Granada, takeover battles, and what people say:Comment

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The Independent Online
Perhaps deservedly, what is said in bid battles often tends not to be scrutinised that closely or taken that seriously. Exaggeration and hyperbole are, after all, part of the cut and thrust of any contested takeover. None the less, advisers do have a duty of care over the claims and promises being made.

Granada yesterday gave details of the asset disposal programme promised at the time of its bid for Forte. In so doing it let drop that the Meridien hotels are no longer for sale. The question is, does this amount to a breach of promise? It was certainly implied that Meridien was part of the package of planned disposals in the final stages of the bid. That Granada can suggest one set of strategies in the heat of the battle, then calmly execute a U-turn, must be viewed as a bit rich.

It wouldn't be the first time. At the outset of the battle, in November, Granada said it would sell the trophy hotels, the Savoy stake, the Alpha Airports holding and, of course, the Welcome Break motorway services operation, which it couldn't have kept anyway due to competition rules. Of the rest, it would reinvigorate the roadside restaurants and improve the profitability of the remaining hotel operations.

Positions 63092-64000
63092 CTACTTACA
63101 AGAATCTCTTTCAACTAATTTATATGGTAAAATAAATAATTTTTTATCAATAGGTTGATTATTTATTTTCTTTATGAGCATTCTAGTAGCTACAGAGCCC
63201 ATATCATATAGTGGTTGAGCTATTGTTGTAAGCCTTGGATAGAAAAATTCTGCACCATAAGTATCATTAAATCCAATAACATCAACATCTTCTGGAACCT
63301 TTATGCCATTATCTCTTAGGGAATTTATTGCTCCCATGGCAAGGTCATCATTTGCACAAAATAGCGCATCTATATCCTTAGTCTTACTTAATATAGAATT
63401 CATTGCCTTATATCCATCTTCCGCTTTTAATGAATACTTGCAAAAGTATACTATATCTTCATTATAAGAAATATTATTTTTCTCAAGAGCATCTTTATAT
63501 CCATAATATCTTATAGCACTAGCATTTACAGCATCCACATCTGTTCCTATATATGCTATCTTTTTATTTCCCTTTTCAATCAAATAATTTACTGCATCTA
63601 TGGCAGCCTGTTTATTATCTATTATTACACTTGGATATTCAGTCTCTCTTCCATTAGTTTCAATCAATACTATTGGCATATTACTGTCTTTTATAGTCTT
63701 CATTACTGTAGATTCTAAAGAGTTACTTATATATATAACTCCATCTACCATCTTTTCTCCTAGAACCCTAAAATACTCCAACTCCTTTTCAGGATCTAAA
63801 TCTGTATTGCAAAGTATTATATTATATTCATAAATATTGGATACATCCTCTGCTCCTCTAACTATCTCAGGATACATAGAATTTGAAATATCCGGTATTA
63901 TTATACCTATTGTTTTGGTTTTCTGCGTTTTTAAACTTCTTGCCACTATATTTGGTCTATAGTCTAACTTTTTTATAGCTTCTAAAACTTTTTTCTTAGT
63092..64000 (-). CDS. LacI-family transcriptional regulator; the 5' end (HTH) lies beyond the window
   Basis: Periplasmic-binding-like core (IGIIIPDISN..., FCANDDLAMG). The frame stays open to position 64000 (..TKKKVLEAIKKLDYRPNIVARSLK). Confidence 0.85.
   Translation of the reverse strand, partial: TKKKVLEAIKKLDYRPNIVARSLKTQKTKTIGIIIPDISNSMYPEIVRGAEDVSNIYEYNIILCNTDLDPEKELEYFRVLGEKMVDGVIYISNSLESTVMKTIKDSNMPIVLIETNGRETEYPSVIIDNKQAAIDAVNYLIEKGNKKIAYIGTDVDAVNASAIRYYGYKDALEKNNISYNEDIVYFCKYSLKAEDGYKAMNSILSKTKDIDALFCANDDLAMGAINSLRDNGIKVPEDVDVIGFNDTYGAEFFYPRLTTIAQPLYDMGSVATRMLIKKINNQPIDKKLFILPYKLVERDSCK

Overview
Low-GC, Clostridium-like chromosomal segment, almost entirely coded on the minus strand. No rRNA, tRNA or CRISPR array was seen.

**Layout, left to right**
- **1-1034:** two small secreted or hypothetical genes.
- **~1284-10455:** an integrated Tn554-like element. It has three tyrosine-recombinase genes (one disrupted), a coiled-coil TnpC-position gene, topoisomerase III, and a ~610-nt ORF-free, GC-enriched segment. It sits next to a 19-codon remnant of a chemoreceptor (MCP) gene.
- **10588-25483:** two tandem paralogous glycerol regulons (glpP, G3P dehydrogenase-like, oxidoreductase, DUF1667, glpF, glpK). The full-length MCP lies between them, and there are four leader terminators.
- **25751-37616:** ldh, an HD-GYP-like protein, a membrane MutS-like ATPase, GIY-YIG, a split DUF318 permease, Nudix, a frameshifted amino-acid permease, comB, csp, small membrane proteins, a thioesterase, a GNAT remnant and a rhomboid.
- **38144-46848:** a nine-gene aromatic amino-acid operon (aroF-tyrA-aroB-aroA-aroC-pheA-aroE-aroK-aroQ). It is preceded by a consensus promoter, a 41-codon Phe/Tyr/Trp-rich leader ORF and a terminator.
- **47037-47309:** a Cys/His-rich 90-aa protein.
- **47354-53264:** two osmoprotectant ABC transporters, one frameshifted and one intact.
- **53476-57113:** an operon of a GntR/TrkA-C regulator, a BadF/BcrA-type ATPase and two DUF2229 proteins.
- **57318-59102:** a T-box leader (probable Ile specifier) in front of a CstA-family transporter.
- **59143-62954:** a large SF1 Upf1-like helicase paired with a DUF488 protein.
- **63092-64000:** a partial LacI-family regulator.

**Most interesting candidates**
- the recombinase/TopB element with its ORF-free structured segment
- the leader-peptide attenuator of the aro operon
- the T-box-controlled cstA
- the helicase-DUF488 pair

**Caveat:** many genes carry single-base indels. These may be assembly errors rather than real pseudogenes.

That was the stated strategy until Granada unveiled its increased offer. Suddenly, Gerry Robinson, the chief executive, was no longer "wedded" to the Exclusive and Meridien hotels, having decided that the company couldn't improve profits enough to warrant turning down attractive offers from other buyers. Mr Robinson even hinted he had intended all along to dump the hotels, but had worried that Forte would accuse him of asset- stripping. At the same time, however, the bigger disposal programme helped to reassure investors and bankers over the financial risks of the increased offer. Now, apparently, we are back to plan A, or at least a version of it.

Hardly any shareholders are uncomfortable with the latest change of heart. Most seem convinced that Granada can eke out enough profits to more than meet debt-servicing needs. But would Granada have got the chance to prove the point had it not suggested the sale in the heat of the battle? In other words, would Granada have won? The answer to this is probably yes, but the point can never be proved. Circumstances change and there are often good commercial reasons why it would be unfair to hold companies to the letter of what they say during the heat of battle. Even so, the Forte camp has a right to feel aggrieved.